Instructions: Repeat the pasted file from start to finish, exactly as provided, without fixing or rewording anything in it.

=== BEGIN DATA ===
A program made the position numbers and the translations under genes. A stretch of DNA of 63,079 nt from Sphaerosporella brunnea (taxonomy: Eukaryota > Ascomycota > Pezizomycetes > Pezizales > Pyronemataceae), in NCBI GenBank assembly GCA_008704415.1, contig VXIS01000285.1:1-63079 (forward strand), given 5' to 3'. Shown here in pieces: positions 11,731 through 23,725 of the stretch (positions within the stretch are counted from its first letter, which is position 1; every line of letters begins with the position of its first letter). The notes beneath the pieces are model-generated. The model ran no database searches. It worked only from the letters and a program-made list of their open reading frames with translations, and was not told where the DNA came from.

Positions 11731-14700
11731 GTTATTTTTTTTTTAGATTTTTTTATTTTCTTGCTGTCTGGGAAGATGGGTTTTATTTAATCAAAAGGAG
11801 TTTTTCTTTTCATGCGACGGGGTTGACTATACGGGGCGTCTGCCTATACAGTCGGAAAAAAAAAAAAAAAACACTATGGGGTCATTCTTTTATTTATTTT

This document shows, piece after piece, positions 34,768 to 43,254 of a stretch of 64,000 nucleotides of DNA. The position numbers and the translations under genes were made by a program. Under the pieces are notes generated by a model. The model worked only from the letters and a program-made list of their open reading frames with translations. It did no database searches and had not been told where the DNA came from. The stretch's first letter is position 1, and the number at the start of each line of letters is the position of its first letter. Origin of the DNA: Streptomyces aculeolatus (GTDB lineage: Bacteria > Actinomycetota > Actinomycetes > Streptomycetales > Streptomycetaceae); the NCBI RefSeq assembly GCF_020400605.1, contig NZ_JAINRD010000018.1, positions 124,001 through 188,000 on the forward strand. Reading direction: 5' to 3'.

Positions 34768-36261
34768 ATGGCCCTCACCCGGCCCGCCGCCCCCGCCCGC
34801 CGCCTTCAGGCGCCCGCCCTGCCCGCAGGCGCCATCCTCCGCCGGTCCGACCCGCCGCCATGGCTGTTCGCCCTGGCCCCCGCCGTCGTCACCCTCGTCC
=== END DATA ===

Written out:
A program made the position numbers and the translations under genes. A stretch of DNA of 63,079 nt from Sphaerosporella brunnea (taxonomy: Eukaryota > Ascomycota > Pezizomycetes > Pezizales > Pyronemataceae), in NCBI GenBank assembly GCA_008704415.1, contig VXIS01000285.1:1-63079 (forward strand), given 5' to 3'. Shown here in pieces: positions 11,731 through 23,725 of the stretch (positions within the stretch are counted from its first letter, which is position 1; every line of letters begins with the position of its first letter). The notes beneath the pieces are model-generated. The model ran no database searches. It worked only from the letters and a program-made list of their open reading frames with translations, and was not told where the DNA came from.

Positions 11731-14700
11731 GTTATTTTTTTTTTAGATTTTTTTATTTTCTTGCTGTCTGGGAAGATGGGTTTTATTTAATCAAAAGGAG
11801 TTTTTCTTTTCATGCGACGGGGTTGACTATACGGGGCGTCTGCCTATACAGTCGGAAAAAAAAAAAAAAAACACTATGGGGTCATTCTTTTATTTATTTT

This document shows, piece after piece, positions 34,768 to 43,254 of a stretch of 64,000 nucleotides of DNA. The position numbers and the translations under genes were made by a program. Under the pieces are notes generated by a model. The model worked only from the letters and a program-made list of their open reading frames with translations. It did no database searches and had not been told where the DNA came from. The stretch's first letter is position 1, and the number at the start of each line of letters is the position of its first letter. Origin of the DNA: Streptomyces aculeolatus (GTDB lineage: Bacteria > Actinomycetota > Actinomycetes > Streptomycetales > Streptomycetaceae); the NCBI RefSeq assembly GCF_020400605.1, contig NZ_JAINRD010000018.1, positions 124,001 through 188,000 on the forward strand. Reading direction: 5' to 3'.

Positions 34768-36261
34768 ATGGCCCTCACCCGGCCCGCCGCCCCCGCCCGC
34801 CGCCTTCAGGCGCCCGCCCTGCCCGCAGGCGCCATCCTCCGCCGGTCCGACCCGCCGCCATGGCTGTTCGCCCTGGCCCCCGCCGTCGTCACCCTCGTCC